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Journal of Indian Association of Pediatric Surgeons
     Journal of Indian Association of Pediatric Surgeons
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Year : 2005  |  Volume : 10  |  Issue : 3  |  Page : 147-157

Pectus excavatum, pectus carinatum and other forms of thoracic deformities

Department of Pediatric Surgical University Medical Centre, Münster, Germany

Correspondence Address:
Amulya K Saxena
Pediatric Surgical University Medical Centre, Albert Schweitzer Strasse 33, Münster, D-48149
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Source of Support: None, Conflict of Interest: None

DOI: 10.4103/0971-9261.16964

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This review article covers the spectrum of congenital thoracic wall deformities along with their historical background. Willital's classification divides these deformities into 11 types - funnel chest (4 types), pigeon chest (4 types), and combination of funnel and pigeon chest, chest wall aplasia and cleft sternum. Records of patients at our center comprised 90% depression deformities, 6% protrusion deformities, 3% combined depression-protrusion deformities and 1% other forms. Mild forms of abnormalities warrant the wait- and-watch approach during the first 4-5 years. The deformities manifest primarily during the pubertal spurt often with rapid progression with subjective complaints like dyspnea, cardiac dysthesia, limited work performance and secondary changes. Operative correction in young adults is more favorable in mild cases. The Willital technique has been the standard technique for the correction of pectus excavatum, pectus carinatum and other combined forms of deformities at our center with excellent long term results. The Nuss procedure and the Pectus Less Invasive Extrapleural Repair (PLIER) technique for pectus excavatum and pectus carinatum have also been described in this article. Surgical correction for Poland's syndrome is reserved for patients with severe aplasia of the ribs with major depression deformity. Sternal defects including various types of ectopia cordis are discussed. Even after surgical correction, there is significant reduction in the total capacity and inspiratory vital capacity of the lungs, probably a result of the decreased compliance of the chest wall. However, the efficiency of breathing at maximal exercise improves significantly after operation.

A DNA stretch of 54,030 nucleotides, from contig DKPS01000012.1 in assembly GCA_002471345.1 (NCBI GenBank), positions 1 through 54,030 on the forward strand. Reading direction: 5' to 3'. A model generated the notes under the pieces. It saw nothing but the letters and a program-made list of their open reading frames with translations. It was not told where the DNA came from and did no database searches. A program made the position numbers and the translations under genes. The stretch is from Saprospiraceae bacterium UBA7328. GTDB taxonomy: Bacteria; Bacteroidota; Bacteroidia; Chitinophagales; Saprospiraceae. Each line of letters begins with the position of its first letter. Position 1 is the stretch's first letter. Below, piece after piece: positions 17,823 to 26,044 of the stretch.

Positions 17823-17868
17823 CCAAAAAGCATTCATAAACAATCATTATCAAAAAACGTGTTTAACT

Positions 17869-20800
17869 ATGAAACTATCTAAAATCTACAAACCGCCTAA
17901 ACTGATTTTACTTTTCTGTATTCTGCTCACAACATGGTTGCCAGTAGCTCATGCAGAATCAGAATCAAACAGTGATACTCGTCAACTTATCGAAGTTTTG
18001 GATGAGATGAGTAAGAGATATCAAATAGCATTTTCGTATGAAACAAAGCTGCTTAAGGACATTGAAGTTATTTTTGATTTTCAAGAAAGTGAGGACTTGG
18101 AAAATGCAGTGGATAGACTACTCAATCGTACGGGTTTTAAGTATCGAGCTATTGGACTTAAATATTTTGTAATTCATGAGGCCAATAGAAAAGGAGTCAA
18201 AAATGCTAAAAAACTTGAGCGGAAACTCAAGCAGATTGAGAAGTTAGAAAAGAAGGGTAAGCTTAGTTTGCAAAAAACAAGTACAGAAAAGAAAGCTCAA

Keywords: Pectus excavatum, Pectus carinatum, Congenital chest wall deformities

How to cite this article:
Saxena AK. Pectus excavatum, pectus carinatum and other forms of thoracic deformities. J Indian Assoc Pediatr Surg 2005;10:147-57

How to cite this URL:
Saxena AK. Pectus excavatum, pectus carinatum and other forms of thoracic deformities. J Indian Assoc Pediatr Surg [serial online] 2005 [cited 2023 Dec 9];10:147-57. Available from: https://www.jiaps.com/text.asp?2005/10/3/147/16964